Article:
Political healing after Britain’s vote to leave the EU seemed a distant prospect yesterday, as British Secretary of State for Justice Michael Gove ramped up his Conservative leadership bid, while other Cabinet ministers announced their support for British Home Secretary Theresa May.
After last week’s vote to leave the EU plunged Britain into its biggest political crisis of modern times, British Prime Minister David Cameron said he would resign, prompting a leadership battle in the Conservative party.
Gove’s surprise entry into the leadership race led former London mayor Boris Johnson — his erstwhile ally in the “leave” campaign — to drop out on Thursday.
During a news conference yesterday setting out his plans should he win the contest to become the next British prime minister, Gove said that he did not expect Britain to trigger Article 50, the mechanism for leaving the EU, this year.
“One of the reasons I said ‘not in this calendar year’ is that I think we need to have some preliminary conversations — I wouldn’t say negotiations — so I wouldn’t want to put a timetable on it,” he said. “We control the timing of when we trigger Article 50 and we will do it when we’re good and ready.”
Gove is up against May and three other candidates to succeed Cameron as party leader and prime minister.
Gove had been expected to back Johnson for the top job, and some Conservatives are furious at his betrayal.
Meanwhile, several Cabinet ministers have already announced their support for May, who is considered a tough politician capable of standing up to EU officials.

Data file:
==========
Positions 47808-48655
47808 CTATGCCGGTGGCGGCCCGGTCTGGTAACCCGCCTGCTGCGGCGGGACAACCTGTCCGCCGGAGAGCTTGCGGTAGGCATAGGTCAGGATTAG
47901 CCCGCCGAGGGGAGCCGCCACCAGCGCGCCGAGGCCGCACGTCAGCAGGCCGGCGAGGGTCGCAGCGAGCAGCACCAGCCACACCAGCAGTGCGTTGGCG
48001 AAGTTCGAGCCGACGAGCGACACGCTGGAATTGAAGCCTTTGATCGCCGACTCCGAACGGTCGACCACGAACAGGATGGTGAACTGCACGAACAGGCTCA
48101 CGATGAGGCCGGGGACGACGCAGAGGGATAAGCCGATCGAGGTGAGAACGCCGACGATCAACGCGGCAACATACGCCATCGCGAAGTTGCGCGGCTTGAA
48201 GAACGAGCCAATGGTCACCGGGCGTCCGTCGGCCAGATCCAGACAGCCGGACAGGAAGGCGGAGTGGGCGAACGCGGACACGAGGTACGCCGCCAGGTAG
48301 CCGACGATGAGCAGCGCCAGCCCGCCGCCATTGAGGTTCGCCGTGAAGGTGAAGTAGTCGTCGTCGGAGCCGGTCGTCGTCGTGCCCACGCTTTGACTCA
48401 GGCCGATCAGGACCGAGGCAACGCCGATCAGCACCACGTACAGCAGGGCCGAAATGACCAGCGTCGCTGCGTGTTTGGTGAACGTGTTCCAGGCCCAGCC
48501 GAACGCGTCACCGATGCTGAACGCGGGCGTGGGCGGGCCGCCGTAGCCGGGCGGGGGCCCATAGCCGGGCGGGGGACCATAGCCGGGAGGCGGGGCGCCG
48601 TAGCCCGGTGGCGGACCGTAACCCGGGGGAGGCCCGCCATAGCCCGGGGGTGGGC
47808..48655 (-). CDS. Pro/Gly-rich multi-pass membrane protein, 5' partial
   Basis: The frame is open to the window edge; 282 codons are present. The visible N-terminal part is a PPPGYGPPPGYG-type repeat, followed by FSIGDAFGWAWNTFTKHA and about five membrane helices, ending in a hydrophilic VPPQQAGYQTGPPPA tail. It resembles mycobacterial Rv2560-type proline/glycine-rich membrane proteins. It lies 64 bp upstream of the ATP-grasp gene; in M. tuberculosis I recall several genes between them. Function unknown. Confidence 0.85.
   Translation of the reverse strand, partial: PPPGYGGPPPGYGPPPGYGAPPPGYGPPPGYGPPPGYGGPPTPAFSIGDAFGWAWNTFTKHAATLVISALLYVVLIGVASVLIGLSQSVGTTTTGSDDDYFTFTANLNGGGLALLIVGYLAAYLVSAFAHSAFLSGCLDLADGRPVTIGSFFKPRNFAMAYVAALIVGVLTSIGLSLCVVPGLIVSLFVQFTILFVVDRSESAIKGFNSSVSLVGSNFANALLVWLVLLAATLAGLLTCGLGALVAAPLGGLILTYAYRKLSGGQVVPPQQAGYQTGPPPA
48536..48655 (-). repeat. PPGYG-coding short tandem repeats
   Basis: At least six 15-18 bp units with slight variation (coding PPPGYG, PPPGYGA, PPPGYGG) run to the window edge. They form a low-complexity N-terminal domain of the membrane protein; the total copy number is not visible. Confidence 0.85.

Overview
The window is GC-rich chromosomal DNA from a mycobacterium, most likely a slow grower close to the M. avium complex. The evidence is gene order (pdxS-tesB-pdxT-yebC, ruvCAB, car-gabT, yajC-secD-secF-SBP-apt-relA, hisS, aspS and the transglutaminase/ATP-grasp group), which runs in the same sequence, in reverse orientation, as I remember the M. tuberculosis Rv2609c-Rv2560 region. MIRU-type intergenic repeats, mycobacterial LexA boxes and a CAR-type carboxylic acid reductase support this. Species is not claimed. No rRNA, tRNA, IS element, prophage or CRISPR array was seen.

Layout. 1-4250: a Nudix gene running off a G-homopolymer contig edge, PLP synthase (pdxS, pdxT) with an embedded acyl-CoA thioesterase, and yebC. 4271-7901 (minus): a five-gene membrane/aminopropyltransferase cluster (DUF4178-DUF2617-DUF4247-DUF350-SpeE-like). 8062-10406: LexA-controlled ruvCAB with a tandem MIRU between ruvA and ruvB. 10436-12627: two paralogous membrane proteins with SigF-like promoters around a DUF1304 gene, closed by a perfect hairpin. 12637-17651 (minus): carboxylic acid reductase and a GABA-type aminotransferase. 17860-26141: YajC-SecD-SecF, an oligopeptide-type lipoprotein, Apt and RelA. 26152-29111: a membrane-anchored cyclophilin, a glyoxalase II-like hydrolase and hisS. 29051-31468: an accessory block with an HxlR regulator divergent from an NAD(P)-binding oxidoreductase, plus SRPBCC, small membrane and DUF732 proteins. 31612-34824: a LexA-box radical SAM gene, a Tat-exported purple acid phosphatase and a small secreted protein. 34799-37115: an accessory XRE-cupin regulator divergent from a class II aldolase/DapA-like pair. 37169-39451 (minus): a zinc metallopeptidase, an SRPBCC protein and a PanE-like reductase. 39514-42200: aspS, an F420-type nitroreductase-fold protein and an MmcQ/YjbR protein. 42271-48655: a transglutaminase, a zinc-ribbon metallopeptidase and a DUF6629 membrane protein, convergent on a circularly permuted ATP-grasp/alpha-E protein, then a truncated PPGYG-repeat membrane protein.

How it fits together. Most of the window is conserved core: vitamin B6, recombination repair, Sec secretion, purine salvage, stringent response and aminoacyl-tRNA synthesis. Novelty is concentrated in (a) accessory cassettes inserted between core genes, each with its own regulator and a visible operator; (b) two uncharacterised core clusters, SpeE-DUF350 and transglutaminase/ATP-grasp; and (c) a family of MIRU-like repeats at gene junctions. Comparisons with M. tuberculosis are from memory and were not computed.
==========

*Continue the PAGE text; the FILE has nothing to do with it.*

British Transport Secretary Patrick McLoughlin said “her track record shows that when Theresa [May] arrives in Brussels, Europe’s bosses sit up and listen.”
Britain’s Daily Mail newspaper has also backed May’s bid, saying she is the only one out of the five candidates who is up to the job.
“The Mail believes only Mrs May has the right qualities, the stature and experience to unite both her party and the country — and possibly usher in a new, cleaner, more honest kind of politics,” the newspaper said in a comment piece. “She is a serious-minded woman, with an ethic of public service and an enormous capacity for hard work and attention to detail. In this respect, and in her steeliness, she is somewhat reminiscent of [former British prime minister] Margaret Thatcher.”
The other three candidates are British Secretary of State for Defense Liam Fox, British Secretary of State for Work and Pensions Stephen Crabb and British Minister of State for Energy Andrea Leadsom.
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